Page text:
In Jesus’ time there were still divisions in Judaism around the existence of an afterlife and especially of the resurrection of the dead. The Sadducees didn’t believe in the resurrection, and it was they who were testing Jesus in the gospel today. They were focusing on the letter of the law and Jesus was trying to help them see the bigger picture. He was focusing on the hope of the message, and they would not allow themselves to see it. They were focusing on death, He was focusing on life.

But then, Jesus always focused on life. He never said it would be easy. In fact, he predicted the opposite. But he always said it would be worth it. And he promised to never leave us orphans. He is always there to strengthen us and give us the grace we need to make the right choices, no matter how hard they are. As St. Paul tells us today,

But the Lord is faithful;

He will strengthen you and guard you from the evil one.

May the Lord direct your hearts to the love of God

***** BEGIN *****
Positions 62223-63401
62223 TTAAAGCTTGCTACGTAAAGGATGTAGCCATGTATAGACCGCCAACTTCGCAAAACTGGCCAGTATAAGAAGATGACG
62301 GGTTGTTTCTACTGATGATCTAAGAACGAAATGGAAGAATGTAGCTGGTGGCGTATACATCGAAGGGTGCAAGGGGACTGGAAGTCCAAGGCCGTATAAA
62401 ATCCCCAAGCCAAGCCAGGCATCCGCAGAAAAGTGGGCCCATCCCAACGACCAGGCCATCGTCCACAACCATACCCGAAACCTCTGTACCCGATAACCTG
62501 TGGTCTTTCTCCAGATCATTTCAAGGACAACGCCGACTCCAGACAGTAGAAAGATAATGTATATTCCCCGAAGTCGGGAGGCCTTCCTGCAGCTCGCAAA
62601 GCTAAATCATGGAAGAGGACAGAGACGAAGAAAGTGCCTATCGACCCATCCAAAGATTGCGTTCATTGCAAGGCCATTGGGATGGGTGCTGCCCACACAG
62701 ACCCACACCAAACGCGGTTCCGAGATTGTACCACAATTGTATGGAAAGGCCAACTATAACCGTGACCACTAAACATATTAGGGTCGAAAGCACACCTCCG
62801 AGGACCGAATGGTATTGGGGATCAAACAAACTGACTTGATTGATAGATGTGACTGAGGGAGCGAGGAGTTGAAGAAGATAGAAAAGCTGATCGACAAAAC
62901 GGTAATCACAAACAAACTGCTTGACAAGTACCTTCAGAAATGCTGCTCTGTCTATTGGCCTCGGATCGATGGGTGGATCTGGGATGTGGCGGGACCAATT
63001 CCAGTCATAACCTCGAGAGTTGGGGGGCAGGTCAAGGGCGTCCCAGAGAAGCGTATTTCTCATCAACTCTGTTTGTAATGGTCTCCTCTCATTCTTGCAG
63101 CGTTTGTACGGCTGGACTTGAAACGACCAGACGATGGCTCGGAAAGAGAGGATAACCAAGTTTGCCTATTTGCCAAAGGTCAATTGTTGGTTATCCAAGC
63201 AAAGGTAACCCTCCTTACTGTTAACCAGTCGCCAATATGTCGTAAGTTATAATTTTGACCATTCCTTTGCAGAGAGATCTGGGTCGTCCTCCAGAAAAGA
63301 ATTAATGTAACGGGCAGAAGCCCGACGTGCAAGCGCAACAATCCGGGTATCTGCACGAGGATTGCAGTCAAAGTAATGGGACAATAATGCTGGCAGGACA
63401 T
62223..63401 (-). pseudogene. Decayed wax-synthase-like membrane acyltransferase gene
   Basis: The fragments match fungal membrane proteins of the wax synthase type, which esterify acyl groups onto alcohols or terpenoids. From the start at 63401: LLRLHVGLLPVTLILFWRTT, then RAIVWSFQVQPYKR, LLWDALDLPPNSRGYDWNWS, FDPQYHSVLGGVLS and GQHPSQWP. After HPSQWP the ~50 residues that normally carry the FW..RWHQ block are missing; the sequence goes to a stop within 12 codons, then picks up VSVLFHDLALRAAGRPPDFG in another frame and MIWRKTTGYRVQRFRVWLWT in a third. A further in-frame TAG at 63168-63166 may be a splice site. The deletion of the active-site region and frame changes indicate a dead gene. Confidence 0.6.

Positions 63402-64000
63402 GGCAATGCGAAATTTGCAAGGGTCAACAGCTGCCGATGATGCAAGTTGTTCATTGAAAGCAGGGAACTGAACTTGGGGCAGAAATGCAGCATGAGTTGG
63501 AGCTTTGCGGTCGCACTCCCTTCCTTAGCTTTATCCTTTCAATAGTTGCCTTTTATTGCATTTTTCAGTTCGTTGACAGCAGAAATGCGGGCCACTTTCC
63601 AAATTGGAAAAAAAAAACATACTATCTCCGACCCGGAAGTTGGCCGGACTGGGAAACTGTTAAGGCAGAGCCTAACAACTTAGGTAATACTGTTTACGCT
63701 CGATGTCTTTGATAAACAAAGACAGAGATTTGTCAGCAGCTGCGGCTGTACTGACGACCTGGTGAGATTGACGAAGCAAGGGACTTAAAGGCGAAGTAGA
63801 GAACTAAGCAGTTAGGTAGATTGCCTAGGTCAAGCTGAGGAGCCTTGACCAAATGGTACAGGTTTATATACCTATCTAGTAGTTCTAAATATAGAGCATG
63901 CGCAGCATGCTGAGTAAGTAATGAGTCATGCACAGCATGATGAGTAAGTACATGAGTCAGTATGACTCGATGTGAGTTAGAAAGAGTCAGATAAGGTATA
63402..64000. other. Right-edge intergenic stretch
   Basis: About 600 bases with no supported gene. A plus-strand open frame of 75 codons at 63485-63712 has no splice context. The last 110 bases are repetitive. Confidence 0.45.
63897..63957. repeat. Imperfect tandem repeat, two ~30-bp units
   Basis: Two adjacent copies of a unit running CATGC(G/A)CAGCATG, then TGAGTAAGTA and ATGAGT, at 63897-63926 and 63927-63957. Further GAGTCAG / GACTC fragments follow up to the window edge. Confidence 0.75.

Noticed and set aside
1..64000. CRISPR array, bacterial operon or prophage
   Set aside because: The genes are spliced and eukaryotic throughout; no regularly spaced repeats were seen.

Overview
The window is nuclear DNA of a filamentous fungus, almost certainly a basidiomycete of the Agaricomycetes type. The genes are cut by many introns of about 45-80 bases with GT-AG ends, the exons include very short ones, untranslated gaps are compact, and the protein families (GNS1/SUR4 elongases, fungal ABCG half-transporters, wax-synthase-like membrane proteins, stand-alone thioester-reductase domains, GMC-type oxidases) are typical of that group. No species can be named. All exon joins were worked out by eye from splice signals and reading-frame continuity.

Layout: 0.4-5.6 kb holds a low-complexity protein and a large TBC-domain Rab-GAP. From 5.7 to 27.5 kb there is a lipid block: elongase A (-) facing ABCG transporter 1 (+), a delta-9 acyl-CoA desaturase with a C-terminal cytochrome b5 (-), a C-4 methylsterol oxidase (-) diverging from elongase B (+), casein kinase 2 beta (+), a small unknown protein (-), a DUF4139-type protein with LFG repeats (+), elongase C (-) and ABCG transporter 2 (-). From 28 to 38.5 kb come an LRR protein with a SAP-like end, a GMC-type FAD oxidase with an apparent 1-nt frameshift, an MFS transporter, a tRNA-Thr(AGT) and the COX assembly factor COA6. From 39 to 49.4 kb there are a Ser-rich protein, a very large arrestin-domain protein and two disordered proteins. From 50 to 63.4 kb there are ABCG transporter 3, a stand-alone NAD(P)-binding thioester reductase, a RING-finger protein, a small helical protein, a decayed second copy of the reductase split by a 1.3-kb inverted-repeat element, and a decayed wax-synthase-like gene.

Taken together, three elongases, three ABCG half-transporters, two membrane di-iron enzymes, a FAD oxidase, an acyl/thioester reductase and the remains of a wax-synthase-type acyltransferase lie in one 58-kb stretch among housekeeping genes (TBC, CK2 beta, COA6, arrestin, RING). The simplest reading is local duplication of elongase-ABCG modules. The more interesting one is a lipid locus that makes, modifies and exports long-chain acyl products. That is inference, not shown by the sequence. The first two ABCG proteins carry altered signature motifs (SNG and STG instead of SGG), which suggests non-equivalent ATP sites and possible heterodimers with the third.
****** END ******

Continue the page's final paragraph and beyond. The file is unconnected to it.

and to the endurance of Christ. 

 


 

Saturday, October 22, 2016

Conversation


30th Sunday in Ordinary Time

Cycle C

Sir 35: 12-14,16-18

2 Tim 4:6-8, 16-18

Lk 18:9-14

 

It matters how you talk to people, doesn’t it?

Someone introduced me to a man the other day at a party. At first he seemed an interesting sort, and I was asking him about himself. He was more than willing to comply. But after a few minutes I started feeling uneasy, because of the way he was talking about himself. Especially his accomplishments. The more he talked the more the conversation became more and more one sided. He wasn’t outright boasting, but he wasn’t actually being humble either. I could tell he had a healthy dose of ego, and it turned me off to him. After we parted, I realized that he had never asked me anything about myself. I was doing all the asking and all the listening, and he was doing all the talking. And you know, I don’t really remember what he said.